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Discussion in '60-Series Wagons' started by HitTheDirt, Aug 26, 2017.
Ah that's right, you mentioned that before. Will switch that tonight
OK thanks, was wondering what that was and where it went. So the other drivers side evap hose further outboard is a vac line then?
Ok new issue, it appears my truck only came with one 4 point VCV. Can I use just one and rout the original purge line to the carb insulator base? It's the u shaped hose in the pic, coming off the firewall from the vent control valve on the charcoal canister. My canister has an electrical control on the vent control valve. Do I still need vacuum from the BVSV then??
Then I can just use one VCV for the distributor circuit?
Ok I am an idiot. I found my "missing" VCV on the underside of my air cleaner. Progress continues..
Have a close look at the emissions manual.
One of the carb evap hoses is for fuel vapor to get adsorbed into the canister when the ignition is switched off - the VCV for this circuit fails open (switch power closes the valve). Make sure you hear it clicking when you switch the ignition on/off. This VCV sits near your canister, fat hoses go to the firewall and canister.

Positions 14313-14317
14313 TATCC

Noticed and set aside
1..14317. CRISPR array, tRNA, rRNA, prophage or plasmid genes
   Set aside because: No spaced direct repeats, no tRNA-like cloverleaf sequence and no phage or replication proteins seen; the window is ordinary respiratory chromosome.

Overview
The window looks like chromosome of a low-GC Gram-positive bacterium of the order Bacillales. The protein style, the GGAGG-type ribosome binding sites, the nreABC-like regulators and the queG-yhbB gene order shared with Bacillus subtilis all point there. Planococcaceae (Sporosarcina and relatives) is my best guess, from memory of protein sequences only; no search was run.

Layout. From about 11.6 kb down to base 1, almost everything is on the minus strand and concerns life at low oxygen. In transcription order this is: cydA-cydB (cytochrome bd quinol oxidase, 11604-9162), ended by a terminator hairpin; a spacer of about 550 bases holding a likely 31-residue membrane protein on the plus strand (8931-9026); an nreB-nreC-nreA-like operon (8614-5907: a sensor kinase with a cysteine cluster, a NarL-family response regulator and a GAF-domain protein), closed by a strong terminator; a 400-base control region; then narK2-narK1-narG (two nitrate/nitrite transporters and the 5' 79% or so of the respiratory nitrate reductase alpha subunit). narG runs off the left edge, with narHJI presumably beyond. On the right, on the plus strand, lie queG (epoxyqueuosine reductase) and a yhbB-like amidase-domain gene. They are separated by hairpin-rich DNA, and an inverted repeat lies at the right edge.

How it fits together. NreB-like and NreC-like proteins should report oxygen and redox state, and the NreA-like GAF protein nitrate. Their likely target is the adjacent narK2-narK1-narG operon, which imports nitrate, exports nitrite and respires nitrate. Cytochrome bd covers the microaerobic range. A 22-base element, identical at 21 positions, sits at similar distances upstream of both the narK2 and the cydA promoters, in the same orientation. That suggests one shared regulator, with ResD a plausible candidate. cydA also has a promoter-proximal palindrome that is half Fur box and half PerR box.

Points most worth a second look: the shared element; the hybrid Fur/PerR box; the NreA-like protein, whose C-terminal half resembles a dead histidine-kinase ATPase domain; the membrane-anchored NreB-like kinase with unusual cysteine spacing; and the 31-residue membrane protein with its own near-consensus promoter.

The other carb evap hose is for fuel vapor to get pulled from the canister and burned when the vehicle is warmed up and in motion. The VCV for this circuit is actuated through a BVSV so that it only pulls vapor when the engine is warmed up and the throttle plate is above the advancer port. IF I remember correctly this VCV sits on/near the driver side of the hood - fat hoses go to the firewall and base of the carb, 1 skinny vacuum line to BVSV 1, 1 skinny vacuum line to air cleaner.
Chase the hard lines on the firewall back to the canister and make sure their hoses are connected in the right positions.
She's alive!! Thanks for all the help!
Enjoy her!! Nice work!
Oops somehow I disconnected the carb fan. Time to investigate!